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TIG Aluminium welding – a ‘how to’ guide

29 Apr , 2014  

By Kym Morgan

29 Apr 2014

ALUMINIUM WELDING is to the welding industry what Luis Suarez is to the Liverpool Football Club.

It can be difficult to work with but it’s extremely important.

Aluminium is one of the most widely used metals in the modern world and any serious welder is probably going to need to master it at some point.

Don’t agree? Have a think about aluminium’s role in automotives and construction and for a start.

In automotives, aluminium is used in car, truck and bus engines block, transmission housing and body panels. In construction, it’s used in sheet products for roofing and wall cladding and in castings for builders.

Then there’s aluminium’s role in packaging, and the electrical sector. You get my drift!

So, rather than avoid aluminium welding it’s time to embrace it, master it and massively increase your welding skill set in the process.

This Blog is dedicated to the art of TIG Aluminium welding, which I believe is the best process for working with aluminium but in a subsequent blog I’ll cover off on MIG aluminium welding. I recommend steering clear of Stick aluminium welding. Getting precise enough welds for aluminium using the Stick/Arc process is a massive ask and I don’t recommend it.

Ok, so TIG aluminium welding. let’s get into it.

Prepare for your project

As with every welding process, preparation is key. Remember the old saying, if you’re given hours to chop down a tree, spend the first seven hours sharpening your axe.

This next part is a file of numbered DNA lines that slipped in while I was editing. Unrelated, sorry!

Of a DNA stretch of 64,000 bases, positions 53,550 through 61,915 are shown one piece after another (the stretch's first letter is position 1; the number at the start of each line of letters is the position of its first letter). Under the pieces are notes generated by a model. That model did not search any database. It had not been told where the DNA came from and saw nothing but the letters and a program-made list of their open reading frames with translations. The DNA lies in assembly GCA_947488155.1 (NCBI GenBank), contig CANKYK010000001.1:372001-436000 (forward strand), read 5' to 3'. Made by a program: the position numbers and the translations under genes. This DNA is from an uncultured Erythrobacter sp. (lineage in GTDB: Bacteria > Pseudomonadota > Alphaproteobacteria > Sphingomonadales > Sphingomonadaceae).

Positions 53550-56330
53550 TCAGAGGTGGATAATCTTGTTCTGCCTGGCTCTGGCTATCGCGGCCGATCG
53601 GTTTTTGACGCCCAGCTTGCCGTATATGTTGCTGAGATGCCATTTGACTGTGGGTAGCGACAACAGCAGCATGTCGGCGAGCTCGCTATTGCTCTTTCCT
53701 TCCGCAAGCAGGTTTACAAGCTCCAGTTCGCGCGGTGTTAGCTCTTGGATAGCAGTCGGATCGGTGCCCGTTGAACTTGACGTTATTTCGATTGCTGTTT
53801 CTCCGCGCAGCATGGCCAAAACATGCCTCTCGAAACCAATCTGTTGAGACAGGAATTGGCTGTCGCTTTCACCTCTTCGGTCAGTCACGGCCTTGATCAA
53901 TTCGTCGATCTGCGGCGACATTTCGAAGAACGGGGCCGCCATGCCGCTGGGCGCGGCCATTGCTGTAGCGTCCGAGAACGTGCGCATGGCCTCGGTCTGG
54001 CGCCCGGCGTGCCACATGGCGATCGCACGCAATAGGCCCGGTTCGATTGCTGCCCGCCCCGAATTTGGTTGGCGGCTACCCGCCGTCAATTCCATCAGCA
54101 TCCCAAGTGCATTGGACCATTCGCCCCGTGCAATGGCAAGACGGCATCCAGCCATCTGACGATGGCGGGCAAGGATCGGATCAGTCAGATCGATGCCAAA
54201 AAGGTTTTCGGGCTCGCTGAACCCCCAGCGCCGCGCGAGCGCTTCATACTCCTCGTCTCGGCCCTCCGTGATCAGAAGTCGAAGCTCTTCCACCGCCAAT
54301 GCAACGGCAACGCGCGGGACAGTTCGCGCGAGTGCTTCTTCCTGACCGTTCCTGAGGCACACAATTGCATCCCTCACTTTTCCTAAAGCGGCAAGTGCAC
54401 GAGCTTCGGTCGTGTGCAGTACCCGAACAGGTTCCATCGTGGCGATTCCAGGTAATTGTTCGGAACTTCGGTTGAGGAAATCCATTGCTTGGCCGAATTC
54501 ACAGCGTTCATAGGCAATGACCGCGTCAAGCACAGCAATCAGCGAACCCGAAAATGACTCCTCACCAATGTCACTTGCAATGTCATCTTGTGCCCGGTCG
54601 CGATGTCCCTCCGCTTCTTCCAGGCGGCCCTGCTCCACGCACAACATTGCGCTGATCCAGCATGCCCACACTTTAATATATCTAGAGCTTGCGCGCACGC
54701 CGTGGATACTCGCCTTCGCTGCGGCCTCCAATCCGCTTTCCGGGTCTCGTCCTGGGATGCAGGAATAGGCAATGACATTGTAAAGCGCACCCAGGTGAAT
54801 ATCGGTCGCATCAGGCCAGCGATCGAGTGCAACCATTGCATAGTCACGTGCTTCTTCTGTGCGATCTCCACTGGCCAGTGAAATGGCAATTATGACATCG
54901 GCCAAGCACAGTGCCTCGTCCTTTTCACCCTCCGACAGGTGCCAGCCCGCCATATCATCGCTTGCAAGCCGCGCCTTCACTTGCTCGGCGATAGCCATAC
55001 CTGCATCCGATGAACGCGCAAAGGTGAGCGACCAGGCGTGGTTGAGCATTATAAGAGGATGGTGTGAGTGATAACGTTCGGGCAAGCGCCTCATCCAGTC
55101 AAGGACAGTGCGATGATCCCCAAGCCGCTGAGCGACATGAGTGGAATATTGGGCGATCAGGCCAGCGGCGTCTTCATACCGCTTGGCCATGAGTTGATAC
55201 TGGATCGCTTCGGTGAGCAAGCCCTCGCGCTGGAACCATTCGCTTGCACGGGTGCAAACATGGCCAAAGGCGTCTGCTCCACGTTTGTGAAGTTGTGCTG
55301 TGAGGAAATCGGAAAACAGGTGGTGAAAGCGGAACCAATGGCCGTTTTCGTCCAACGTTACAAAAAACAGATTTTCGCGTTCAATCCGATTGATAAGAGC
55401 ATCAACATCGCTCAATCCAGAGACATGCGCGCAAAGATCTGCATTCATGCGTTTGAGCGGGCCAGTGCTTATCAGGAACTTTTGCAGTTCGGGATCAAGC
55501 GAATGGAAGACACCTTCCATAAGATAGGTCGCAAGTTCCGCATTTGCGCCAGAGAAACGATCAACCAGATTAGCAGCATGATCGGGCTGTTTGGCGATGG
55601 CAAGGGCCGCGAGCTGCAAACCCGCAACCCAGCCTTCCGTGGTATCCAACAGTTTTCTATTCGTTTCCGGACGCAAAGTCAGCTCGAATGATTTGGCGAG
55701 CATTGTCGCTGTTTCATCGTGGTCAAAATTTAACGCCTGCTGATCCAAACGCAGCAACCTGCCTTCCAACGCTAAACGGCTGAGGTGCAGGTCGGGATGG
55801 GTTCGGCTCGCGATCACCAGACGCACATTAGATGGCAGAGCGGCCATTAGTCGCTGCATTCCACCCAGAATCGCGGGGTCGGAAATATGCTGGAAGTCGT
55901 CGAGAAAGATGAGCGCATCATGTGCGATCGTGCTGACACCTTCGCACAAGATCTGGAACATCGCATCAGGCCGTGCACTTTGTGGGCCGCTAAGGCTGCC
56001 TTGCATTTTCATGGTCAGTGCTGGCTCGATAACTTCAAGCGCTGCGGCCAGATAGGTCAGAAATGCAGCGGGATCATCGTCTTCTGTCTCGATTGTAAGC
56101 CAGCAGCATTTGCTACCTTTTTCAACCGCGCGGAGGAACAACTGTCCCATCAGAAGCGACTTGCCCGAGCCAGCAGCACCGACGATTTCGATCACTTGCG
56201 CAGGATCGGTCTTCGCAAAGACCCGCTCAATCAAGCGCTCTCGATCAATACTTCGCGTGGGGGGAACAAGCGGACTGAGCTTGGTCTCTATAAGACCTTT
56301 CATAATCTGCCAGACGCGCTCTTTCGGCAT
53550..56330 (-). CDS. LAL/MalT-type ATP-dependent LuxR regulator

Make sure you’ve got the tools you need

  • A TIG welding machine

Given we’re talk about TIG aluminium welding this an obvious one. More specifically, you should consider investing in a TIG inverter welder with AC (alternating current) function if you’re seeking to achieve high quality aluminium welds. The reason AC welders are more effective on aluminium, and magnesium, is because of the properties of these metals.

Aluminium forms an oxide layer when exposed to air and this layer has a far higher melting temperature than the base metal itself – 1982C, compared to 648C.

If not removed properly, this oxide layer will inhibit proper weld fusion and affect its quality.

A TIG welder with an alternating current basically erases this oxide layer from the surface, so that the integrity of the weld is not compromised when the base metal melts. eWelders.com.au sells a big range of TIG welders with AC/DC function starting at $1199. A big investment, but extremely cheap compared to our competitors.

Way out of your price range? Don’t despair. It is possible to aluminium weld with a TIG inverter that only has DC function which start fromjust  $249 in price here. The key will be cleaning away the oxide layer manually before you start your weld. We will cover off on this a little lower in this article.

  • Aluminum filler rod.

The aluminium Filler Rod will bond your two pieces of aluminium together, as we will explain later. These can be purchased inexpensively at eWelders here.

  • A canister of Argon Gas 

You will use this as your shielding gas. Pure argon is an economic alternative. For added stability you can  use argon with 3% helium.

  • Safety equipment

Obviously you’ll need to protect yourself when carrying out aluminium welding. Click here for our article on welding safety and preparation but in the meantime make sure you cover off these basics.

  • A pair of flame resisted insulated welding gloves
  • An auto darkening welding helmet (Lens should be 9-13 uv rated)
  • A professional leather welding jacket or a thick 100% cotton long sleeve shirt (failure to wear long sleeves can result in burns on your arms)
  • A fire extinguisher

Prepare the aluminium